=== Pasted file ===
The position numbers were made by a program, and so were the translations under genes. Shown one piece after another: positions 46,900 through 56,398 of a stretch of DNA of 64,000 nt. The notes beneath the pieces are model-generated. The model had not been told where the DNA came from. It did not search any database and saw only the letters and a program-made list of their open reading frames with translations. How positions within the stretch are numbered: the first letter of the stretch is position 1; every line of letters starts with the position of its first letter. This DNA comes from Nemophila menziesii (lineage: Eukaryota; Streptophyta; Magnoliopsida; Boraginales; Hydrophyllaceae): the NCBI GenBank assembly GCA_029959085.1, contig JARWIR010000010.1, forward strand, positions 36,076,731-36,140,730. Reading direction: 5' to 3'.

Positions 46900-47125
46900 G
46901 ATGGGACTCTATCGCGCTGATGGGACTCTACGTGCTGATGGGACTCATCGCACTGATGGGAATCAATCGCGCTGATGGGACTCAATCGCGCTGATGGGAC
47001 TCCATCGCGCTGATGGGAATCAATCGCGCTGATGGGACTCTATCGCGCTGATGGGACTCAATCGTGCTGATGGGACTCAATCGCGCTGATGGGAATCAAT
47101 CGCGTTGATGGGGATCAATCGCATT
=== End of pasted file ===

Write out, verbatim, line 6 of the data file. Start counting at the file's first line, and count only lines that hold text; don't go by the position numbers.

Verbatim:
47101 CGCGTTGATGGGGATCAATCGCATT